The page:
FactChecker

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    My two cents:
    You have accomplished getting your first Masters. If you can get into a PhD program with that, then do it. I think you should just learn a lesson from this unfortunate turn and not mention it. (If these later classes were at the same university as your first Masters, you may not be able to avoid including it in your application since those classes will be in your university transcript.)

    PS. It is not unusual for the first encounter with pure math to be a real shock. Now that you have a clearer understanding, and a little time to absorb it, you may be better at it in the future. Also, many people you were competing with in those classes may have had it before.
     
  4. Jun 23, 2017 #3

    mfb

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    You can leave it out (if you have records of your first master that don't mention the second one). You might get questions about the time between your master and the PhD application.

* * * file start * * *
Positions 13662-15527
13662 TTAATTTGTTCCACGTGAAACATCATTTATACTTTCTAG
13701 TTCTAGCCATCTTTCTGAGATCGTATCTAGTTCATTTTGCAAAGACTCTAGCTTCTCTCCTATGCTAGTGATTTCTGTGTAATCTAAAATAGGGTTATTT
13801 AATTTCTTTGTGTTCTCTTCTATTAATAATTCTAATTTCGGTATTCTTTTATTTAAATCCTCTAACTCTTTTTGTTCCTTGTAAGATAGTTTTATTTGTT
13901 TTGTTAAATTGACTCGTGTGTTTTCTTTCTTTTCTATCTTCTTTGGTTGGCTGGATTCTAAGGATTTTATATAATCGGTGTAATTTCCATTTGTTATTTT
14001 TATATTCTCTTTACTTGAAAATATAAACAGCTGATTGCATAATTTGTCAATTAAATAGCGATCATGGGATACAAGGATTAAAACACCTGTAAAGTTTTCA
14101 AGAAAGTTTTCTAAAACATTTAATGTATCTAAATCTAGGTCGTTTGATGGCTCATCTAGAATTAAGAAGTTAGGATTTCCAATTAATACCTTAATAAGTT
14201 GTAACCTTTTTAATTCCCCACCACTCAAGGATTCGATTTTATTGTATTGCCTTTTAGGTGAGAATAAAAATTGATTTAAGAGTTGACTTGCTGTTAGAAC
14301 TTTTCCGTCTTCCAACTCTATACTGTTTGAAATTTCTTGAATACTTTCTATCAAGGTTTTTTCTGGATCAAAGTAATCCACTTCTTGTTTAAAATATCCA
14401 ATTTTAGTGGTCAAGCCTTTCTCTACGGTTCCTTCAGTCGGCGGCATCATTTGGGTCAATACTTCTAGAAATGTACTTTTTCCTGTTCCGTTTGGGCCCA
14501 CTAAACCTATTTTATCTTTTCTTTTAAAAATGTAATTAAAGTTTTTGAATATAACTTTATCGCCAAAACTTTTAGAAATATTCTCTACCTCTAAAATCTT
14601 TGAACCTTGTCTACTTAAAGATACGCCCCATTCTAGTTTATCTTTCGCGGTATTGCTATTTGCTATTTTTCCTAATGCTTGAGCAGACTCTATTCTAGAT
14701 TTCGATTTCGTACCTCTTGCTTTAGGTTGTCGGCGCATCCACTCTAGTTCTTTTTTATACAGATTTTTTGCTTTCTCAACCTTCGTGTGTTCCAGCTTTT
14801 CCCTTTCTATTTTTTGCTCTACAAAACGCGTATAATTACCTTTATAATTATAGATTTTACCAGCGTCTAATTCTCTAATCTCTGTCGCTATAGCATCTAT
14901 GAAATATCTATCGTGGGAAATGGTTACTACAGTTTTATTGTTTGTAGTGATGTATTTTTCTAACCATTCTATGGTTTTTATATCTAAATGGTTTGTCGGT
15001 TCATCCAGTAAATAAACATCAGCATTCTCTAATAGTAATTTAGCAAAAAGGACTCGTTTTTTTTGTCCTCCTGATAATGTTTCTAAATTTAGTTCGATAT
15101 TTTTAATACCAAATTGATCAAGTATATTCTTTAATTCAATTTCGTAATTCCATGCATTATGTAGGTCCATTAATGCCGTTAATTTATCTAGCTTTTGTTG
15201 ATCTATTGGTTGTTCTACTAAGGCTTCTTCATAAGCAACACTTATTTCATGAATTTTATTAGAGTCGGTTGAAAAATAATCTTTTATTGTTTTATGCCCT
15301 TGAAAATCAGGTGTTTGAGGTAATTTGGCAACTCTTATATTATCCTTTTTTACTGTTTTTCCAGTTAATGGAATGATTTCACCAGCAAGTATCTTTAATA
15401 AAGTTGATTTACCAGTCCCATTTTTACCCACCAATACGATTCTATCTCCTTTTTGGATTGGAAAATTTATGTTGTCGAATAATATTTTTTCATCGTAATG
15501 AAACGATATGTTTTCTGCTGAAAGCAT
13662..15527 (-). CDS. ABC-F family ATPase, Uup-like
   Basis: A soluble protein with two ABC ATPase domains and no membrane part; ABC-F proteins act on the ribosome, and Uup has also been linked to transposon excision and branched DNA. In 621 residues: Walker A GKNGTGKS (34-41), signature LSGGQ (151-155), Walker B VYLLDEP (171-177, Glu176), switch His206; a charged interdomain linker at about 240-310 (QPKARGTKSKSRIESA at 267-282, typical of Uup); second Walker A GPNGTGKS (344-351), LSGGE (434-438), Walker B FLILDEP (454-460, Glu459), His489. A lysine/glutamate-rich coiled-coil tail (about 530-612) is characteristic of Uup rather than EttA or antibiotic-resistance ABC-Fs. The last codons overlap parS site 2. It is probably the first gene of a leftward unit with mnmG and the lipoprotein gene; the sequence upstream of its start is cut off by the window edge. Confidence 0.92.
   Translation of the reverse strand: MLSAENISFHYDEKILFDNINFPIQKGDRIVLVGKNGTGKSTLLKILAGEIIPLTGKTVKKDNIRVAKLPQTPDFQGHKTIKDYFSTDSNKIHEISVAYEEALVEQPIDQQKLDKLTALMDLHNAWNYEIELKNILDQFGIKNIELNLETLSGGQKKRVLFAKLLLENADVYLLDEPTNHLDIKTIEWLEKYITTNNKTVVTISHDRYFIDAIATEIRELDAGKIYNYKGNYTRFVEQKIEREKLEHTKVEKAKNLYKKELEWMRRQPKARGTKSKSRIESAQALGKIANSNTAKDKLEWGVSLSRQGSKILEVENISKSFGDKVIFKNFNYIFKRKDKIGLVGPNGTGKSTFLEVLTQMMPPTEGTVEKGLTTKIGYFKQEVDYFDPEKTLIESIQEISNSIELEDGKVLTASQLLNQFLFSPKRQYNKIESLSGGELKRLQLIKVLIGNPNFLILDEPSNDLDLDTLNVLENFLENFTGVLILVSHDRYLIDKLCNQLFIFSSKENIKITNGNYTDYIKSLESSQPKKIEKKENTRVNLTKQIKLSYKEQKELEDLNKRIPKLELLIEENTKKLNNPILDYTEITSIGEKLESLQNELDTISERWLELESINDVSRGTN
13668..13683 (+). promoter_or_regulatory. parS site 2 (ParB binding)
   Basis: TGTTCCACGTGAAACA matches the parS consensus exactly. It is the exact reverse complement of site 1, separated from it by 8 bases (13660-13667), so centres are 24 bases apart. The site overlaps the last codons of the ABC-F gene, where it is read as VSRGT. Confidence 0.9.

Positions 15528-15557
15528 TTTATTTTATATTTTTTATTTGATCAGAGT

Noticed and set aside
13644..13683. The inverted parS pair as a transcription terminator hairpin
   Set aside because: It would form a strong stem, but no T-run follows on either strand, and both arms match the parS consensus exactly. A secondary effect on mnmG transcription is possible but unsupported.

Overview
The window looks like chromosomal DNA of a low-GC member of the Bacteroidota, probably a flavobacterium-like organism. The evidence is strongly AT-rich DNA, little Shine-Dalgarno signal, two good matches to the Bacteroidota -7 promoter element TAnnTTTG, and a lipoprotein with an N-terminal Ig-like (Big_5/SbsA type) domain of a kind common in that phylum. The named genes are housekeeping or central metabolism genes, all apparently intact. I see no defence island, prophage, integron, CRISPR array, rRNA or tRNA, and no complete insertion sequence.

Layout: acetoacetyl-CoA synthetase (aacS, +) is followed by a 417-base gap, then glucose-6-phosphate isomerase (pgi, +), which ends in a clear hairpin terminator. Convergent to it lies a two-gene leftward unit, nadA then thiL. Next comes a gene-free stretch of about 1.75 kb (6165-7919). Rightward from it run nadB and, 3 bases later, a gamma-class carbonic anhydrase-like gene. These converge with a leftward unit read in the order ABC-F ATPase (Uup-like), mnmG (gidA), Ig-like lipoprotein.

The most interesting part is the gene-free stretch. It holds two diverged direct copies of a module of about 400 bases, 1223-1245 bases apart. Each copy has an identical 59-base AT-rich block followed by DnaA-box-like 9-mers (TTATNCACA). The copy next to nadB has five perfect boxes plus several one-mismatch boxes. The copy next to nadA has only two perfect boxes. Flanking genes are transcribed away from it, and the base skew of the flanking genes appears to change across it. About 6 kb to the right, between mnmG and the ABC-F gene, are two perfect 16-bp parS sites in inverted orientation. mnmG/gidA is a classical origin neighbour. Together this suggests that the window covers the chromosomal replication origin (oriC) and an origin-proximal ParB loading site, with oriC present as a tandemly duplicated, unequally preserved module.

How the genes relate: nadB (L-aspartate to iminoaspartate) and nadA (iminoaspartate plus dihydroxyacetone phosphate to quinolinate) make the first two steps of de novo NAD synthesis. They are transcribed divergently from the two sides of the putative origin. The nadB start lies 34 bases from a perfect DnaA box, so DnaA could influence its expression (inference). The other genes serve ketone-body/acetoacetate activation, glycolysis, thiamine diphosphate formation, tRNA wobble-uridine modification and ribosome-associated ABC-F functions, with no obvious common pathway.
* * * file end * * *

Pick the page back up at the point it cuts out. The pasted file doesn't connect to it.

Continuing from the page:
5. Jun 23, 2017 #4
    Thank you very much for your answers.
    The two masters are in two different institutions, so on the first one there is no mention to the second. If I understand correctly in this case you think that I can omit this result. But if they ask me what did I do that year what should I do? Lie? Do they have a way to find out that I did this master?

    Unfortunately I sent some applications during the last months in which I mention this second master. So it seems obvious that I would not be able to apply again to these universities...
     
  6. Jun 23, 2017 #5

    Vanadium 50

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    I disagree with the above answers. The question on the form usually asks you to list everywhere you have attended. You should answer that question honestly.
     
  7. Jun 23, 2017 #6